- lots of canals and boats

- suspended highways all over the city centre

- imposing condominums of concrete next to wooden hovels

- food stalls in the street at night (oden in Japan, noodles in Thailand)

- big department stores (even Japanese ones in Bangkok)

- similar-looking and coulourful taxis everywhere

- conspicuous sex industry, and similar way of functioning (soaplands with touts, "special" massage parlours, hostess bars, love hotels...)

- love for food (much more so than in Korea, Cambodia, the Philippines or Indonesia, for instance)

- preference for cash over bank cards

- convenience stroes everywhere (Family Mart, 7 Eleven and other Japanese chains are well implanted in Thailand, maybe better than anywhere else in Eurasia)

- difficulty of learning English (compare to other East Asian countries, especially the Philippines, Hong Kong, Malaysia and Singapore) despite numerous contact with Westerners, English-speaking movies, etc.

- 3 or 4 generations living under one roof (probably in all East Asia, although maybe less in Communist China)

- many levels of politeness, and different use of language depending of whether the speaker in male or female

- fondness for cute things (again, probably a pan-East Asian thing)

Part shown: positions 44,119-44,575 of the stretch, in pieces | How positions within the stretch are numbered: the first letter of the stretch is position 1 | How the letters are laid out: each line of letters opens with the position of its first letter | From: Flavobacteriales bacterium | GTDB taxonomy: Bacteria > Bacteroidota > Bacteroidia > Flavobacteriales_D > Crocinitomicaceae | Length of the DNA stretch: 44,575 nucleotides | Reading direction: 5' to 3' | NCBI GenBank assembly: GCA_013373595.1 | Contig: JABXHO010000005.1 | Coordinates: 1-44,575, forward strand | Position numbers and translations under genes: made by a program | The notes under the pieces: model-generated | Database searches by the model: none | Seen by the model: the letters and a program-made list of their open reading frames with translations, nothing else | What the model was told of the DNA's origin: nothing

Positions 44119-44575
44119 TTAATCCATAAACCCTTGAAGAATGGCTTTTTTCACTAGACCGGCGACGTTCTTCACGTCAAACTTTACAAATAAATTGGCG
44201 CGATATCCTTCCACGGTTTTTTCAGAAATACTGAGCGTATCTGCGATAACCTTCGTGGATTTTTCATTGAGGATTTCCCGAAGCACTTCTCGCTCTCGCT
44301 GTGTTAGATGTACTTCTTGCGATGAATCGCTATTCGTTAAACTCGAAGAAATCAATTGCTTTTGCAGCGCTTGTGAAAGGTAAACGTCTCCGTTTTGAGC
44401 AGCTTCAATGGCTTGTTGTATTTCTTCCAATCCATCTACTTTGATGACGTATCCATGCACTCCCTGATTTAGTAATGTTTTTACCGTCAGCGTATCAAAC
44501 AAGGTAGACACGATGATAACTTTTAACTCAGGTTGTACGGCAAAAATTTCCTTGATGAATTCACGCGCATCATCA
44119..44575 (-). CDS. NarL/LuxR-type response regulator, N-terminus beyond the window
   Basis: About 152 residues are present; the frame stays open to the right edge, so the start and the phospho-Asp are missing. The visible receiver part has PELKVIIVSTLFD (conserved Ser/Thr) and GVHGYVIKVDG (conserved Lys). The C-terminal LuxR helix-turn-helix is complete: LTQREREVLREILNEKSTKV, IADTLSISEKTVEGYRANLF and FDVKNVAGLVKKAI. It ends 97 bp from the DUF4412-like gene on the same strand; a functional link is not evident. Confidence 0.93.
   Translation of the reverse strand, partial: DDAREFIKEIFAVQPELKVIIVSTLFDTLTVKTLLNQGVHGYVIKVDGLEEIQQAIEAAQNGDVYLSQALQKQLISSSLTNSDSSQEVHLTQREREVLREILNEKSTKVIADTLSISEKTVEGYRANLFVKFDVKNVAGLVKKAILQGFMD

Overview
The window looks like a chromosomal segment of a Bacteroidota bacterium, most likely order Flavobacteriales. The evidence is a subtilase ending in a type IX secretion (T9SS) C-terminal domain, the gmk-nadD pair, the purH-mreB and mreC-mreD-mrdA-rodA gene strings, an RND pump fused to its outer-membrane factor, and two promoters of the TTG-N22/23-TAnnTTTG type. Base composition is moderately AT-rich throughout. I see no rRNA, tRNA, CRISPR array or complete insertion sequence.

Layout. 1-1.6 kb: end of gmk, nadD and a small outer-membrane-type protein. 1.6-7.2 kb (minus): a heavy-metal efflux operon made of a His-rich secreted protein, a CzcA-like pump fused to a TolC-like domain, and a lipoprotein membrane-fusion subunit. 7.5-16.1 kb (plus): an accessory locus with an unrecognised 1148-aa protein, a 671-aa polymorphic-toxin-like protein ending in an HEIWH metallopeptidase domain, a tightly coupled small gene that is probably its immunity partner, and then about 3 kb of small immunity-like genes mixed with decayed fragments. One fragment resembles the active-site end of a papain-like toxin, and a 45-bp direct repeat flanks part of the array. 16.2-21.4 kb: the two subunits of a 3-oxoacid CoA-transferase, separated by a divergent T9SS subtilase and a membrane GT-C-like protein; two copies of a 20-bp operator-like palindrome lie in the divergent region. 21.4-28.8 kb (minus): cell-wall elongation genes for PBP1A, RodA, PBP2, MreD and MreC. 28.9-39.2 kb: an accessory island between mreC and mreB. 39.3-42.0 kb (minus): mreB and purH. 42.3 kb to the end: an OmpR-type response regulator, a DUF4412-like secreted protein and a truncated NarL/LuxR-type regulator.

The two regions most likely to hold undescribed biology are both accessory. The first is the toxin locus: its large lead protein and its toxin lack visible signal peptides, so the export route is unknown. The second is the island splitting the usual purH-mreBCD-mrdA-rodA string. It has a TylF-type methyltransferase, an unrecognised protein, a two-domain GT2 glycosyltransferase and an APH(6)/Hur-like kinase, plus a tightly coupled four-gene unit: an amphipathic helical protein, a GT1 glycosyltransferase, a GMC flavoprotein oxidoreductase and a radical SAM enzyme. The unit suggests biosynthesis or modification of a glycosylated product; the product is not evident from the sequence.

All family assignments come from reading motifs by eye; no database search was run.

- numerous superstitions, belief in ghosts and spirits (there are tiny shrines at every street corner both in Thailand and Japan)

and maybe more...

craftsman
Nov 11, 2006, 14:05
Despite never having seen 'Anna and the King'*, I did live in Thailand for two years both in Bangkok and Chiang Mai and I think a lot of your examples above are very true.

I found a lot of similarities in appearance with Thailand and especially southern Japan where the vegetation, scenery and slower pace of life are remarkably similar.

The first time my mother in law came to Bangkok to visit she was taken aback by the similarity between Bangkok and the Tokyo of old. She said it was like going back 30 years and felt quite at home. This was when they were constructing the overhead train system ten years ago and Bangkok was in such chaos.

*I do remember Yul Brenner in 'the King and I', though.

cyberryo
Nov 15, 2006, 17:28
Your points are very valid indeed. Maybe that's why the Japanese companies like Thailand so much. I spoke to various Japanese businessmen, and they said that they prefer to invest in Thailand over China if both have the same scope and amount of business opportunities.

caster51
Nov 15, 2006, 18:08
Similarities between Japan and Thailand

both have a same image about K

Dutch Baka
Nov 15, 2006, 19:00
both have a same image about K

What's K?

Google gives me 2,820,000,000 results for K. Please write your post more clear. Thank you

caster51
Nov 15, 2006, 19:07
http://www.diaryinbangkok.com/archives/2004/03/post_546.php

ttp://blogimg.goo.ne.jp/user_image/26/8d/ecfabb62290ad09d862ab297063e5875.png

artid55
Nov 24, 2006, 00:40
We love the King.
------------------------------------------------------------------------
Thai boy

ArmandV
Nov 24, 2006, 01:05
We love the King.
------------------------------------------------------------------------
Thai boy

Elvis Presley?:cool:


Despite never having seen 'Anna and the King'*
*I do remember Yul Brenner in 'the King and I', though.
He was also in The Magnificent Severn, a western version of Seven Samurai.

Hiroyuki Nagashima
Nov 24, 2006, 02:50
What's K?

Probably "K" is Korea.:relief: